Mahatma Phule has been a pioneering thinker who constructed a theory that realized the connection between knowledge and power. Communities that were given opportunities to acquire education have always been in better social positions. Shudra society was never allowed to read and write, because of which they have suffered for thousands of years. In his own words, “Lack of education led to lack of wisdom. Lack of wisdom led to lack of morals. Lack of morals led to lack of progress. Lack of progress led to lack of money. Lack of money led to the oppression of Shudras. Lack of education led (the Shudras) to such catastrophes”. Even as Shudras were allowed to access education in later years, they merely remained as the recipients of knowledge and not the producers of knowledge. To bring about a revolution, the people of society have to write their own history. The Shudras know their struggle; they know their pain better. Now many of the Shudras are well educated, and we must let them write their own history. Through imposing their literature upon the Dalit-Bahujan, the upper castes have done a crime. It is time to get out of such victimization and take power in our own hands.
Jotiba and Savitri Phule were one of the first who embraced the indigenous voice in writing about history as well as socio-economic and political life of the people. Because of their relentless efforts, many Shudras have been able to benefit from higher education. Many are studying in foreign universities as well. But it is very sad to note that not even a single biography or a book has been written on Jotiba and Savitribai Phule by his own people.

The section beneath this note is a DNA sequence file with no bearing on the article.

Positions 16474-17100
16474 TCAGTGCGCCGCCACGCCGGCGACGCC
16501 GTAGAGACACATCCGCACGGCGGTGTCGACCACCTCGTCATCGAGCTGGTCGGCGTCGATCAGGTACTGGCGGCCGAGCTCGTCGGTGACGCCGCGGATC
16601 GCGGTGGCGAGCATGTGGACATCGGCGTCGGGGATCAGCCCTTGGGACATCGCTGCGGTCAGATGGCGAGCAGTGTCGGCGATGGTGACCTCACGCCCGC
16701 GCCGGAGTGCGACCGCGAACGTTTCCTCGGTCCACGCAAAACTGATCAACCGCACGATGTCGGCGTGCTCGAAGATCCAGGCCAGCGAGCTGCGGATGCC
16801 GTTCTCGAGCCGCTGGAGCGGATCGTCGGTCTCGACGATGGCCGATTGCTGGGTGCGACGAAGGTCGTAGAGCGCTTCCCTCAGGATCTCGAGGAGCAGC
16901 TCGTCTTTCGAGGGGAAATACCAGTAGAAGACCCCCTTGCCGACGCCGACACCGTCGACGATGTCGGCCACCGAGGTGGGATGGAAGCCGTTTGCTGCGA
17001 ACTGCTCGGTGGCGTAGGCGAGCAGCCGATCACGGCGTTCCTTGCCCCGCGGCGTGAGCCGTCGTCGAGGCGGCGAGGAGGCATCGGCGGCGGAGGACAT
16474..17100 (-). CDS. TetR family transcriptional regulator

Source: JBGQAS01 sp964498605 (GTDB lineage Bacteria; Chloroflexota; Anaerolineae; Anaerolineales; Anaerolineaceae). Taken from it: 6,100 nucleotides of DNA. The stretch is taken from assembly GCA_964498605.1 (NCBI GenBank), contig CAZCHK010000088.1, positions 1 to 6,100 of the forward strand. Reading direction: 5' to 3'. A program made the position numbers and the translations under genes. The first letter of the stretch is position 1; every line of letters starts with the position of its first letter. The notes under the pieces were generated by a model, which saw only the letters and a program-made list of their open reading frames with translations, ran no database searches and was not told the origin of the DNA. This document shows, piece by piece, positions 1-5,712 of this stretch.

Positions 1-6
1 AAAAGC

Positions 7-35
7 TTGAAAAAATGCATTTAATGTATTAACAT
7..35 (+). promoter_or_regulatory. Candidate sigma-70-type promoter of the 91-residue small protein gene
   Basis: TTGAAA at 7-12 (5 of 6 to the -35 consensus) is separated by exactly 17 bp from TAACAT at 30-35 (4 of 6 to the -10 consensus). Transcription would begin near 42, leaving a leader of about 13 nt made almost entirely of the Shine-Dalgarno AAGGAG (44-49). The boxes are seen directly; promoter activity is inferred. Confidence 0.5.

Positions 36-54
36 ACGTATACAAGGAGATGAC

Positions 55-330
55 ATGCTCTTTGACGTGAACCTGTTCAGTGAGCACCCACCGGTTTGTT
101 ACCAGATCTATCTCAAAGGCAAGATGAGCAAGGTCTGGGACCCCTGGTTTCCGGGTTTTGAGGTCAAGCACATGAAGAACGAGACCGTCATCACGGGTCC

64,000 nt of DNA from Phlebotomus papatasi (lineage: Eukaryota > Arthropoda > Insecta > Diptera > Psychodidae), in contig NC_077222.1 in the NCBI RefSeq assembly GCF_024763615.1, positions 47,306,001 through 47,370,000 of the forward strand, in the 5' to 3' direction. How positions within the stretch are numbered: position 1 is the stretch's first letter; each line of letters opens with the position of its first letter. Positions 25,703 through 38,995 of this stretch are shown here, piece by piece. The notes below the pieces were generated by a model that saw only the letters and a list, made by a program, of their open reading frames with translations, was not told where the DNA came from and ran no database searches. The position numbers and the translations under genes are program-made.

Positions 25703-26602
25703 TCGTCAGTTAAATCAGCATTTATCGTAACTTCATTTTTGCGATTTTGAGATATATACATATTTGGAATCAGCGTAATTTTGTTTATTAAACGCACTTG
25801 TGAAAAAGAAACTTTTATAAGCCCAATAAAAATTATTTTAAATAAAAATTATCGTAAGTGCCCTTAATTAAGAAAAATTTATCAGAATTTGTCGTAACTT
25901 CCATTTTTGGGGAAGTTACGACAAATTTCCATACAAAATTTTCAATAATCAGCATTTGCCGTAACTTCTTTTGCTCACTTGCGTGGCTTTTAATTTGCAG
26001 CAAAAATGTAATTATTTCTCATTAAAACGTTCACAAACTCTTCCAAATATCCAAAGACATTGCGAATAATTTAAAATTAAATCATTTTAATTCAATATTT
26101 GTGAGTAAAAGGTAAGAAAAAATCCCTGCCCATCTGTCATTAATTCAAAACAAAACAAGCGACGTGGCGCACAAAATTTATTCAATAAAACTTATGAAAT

It is really very important to understand how Brahmanism had rendered the Shudras a ‘low-class people without civilization, without culture, without respect and without position’. Only a new Shudra consciousness can change this scenario and set the Shudras, as well as the entire country, on a better course. The rest depends upon the Shudras (OBCs). Many Shudra intellectuals, writers, scholars are beginning to challenge the course of society. For long, Shudras have been bearing the discriminations that have been imposed upon them. For years, they were not allowed to enter schools. Only now people are getting a better education. If the Shudras do not start fighting for their rights now, they will have to struggle for thousands of more years. That which can be done in this generation, it is better to do it now. This burden should not be passed on to the upcoming generations. It is unfortunate to see that instead of raising their hands for education, some Shudras are raising their hands for building temples. They are not able to understand that temples are preventing them from accessing true education. They must see that the journey of liberation passes through the doors of schools and not temples.
Babasaheb has said that non-Brahmins must get highly educated and occupy strategically important positions, which have remained the monopoly of Brahmins since long. If the OBCs do not wish to remain under the thumbs of others (Brahmins), they should concentrate on two things: education and politics. It is high time to join hands with the other lower castes, who too have been victims of the caste system since years. And fight back against those, who are preventing other people from accessing important resources in the public sphere. Dr. Ambedkar, Savitribai Phule, Jotiba Phule continued to emphasize the need for the Shudras to empower themselves. Shudras are awakening gradually. They must not forget that the future of this country depends upon them.
Dedicated to my fellow Shudra friends, who have not yet realized their slavery.
Subal Meher is from Balangir, Odisha and is currently pursuing his Masters in Dalit and Tribal Studies from TISS, Mumbai.
Published on Sep 6, 2019 at 05:18